Diana Resting after her Bath: 1742
Diana Resting (Detail)
This painting is unquestionably Boucher's masterpiece. As a decorative artist, Boucher had amazing facility; in this painting, done for the Salon in 1742, he wished to excel himself. It places him in the ranks of the great masters, and on looking at it one begins to realize how gifted he was, even though he did not always make full use of his talent.
The slender nudes and the hunting theme recall the School of Fontainebleau, of which certain traditions persist in the eighteenth century. The paint surface is intact, and the old varnish, which contains no artificial coloring, gives it a slightly golden tone.
The painting is a masterpiece in the true classical manner; the technique is not too obvious, all the values are harmoniously balanced, and the elegance of the drawing and the purity of the forms are more important than the more sensual charms of color.
Diana after the Hunt
Tiepolo's chilly women are stripped by Boucher to complete nudity, warmed by love or lust, and made always girls before they are goddesses. The trappings of mythology are increasingly only different wrappings for the same offering, guaranteed not to interfere with contemplation of the woman even if she is supposed to be Diana after the Hunt. Thus, while the stage is equipped with false trees or false doves, truth is present in the observation of naked bodies, draperies that set them off, and - most caressingly - in the texture of flesh conveyed by paint.
The Forest: 1740
Boucher's pastorals and landscape paintings, which are certainly part of his rococo achievement, are willfully artificial on a basis of real observation. They create a new branch of rococo art in which the growing tendency to shake off dynastic and mythological duties has been completely developed; they are stage settings without characters, or with at most some actor-peasants, in which nature is dressed alluringly as Venus had been undressed.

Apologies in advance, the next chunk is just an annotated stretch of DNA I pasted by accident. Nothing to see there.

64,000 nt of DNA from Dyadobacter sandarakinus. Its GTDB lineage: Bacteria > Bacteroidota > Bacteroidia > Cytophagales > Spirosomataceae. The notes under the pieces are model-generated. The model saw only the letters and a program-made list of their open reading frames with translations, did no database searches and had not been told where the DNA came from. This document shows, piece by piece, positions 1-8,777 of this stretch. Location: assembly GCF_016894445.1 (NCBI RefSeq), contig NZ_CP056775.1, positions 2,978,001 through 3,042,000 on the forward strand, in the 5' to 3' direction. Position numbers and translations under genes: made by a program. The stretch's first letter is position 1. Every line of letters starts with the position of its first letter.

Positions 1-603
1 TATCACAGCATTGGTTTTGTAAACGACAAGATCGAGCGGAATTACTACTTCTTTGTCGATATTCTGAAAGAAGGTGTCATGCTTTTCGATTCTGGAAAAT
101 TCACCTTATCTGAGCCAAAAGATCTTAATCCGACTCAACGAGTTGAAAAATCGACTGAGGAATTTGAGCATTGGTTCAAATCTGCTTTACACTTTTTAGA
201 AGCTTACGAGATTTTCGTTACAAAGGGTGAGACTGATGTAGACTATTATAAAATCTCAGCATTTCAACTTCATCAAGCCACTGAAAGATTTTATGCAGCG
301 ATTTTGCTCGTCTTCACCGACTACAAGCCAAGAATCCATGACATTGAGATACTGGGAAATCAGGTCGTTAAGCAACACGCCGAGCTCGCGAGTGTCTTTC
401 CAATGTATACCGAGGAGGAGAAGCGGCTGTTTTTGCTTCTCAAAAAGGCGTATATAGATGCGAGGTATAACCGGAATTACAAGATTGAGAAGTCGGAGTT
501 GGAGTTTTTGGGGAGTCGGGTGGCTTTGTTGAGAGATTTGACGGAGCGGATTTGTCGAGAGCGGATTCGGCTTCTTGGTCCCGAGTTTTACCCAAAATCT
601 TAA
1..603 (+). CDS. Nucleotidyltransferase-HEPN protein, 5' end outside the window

Perhaps Boucher's most enchanted landscapes are those where the stage is set but the characters hardly appear: a rural dream of tranquil nature where man has added only picturesque water wheels, some cottages and a few inevitable doves, and where the taffeta grass, the blue trees, and the pale stretched silk sky create an ingenious, impossible Arcadia more beautiful than any reality. By the mid-1750's Gainsborough in England was achieving similar effects, blending French elegance with native facts and producing idyllic landscapes, often with courting woodcutters and milkmaids.
Are They Thinking About the Grape? - 1747
Hercules and Omphale: 1735
The mythological story depicted in the painting is the following:
For murdering his friend Iphitus in a fit of madness Hercules was sold as a slave to Omphale, queen of Lydia, for three years (Apollodorus 2.6:3). But she soon alleviated his lot by making him her lover. While in her service he grew effeminate, wearing women's clothes and adornments, and spinning yarn.,P.
The subject, portraying one of the hero's errors, inspired Boucher to paint one of the most audaciously erotic and best-executed canvases of the century - an agitated, brilliant composition full of wit and joyous verve, which Boucher would only rarely equal afterward.
Madame Boucher: 1743
This painting probably represents the wife of the artist. It is well-known that in some of his paintings Boucher gracefully transmuted his childishly pretty wife into goddess or nymph, but he also painted an almost satirically pointed portrait of a woman who is probably she, as she and her untidy ambient really were.
The Milliner (The Morning) - 1746
The painting, commissioned by Count Tessin, the ambassador of Switzerland, is part of a series of four representing morning, noon, afternoon and night, respectively.
Painter in his Studio
An Autumn Pastoral: 1749
This painting and its companion piece, A Summer Pastoral (also in the Wallace Collection), were commissioned by the financier Trudaine for his new chateau at Montigny-Lencoup, together with four overdoors by Oudry which are also in the Wallace Collection.
These great pastorals offer a characteristic Boucher blend of elegance and rusticity.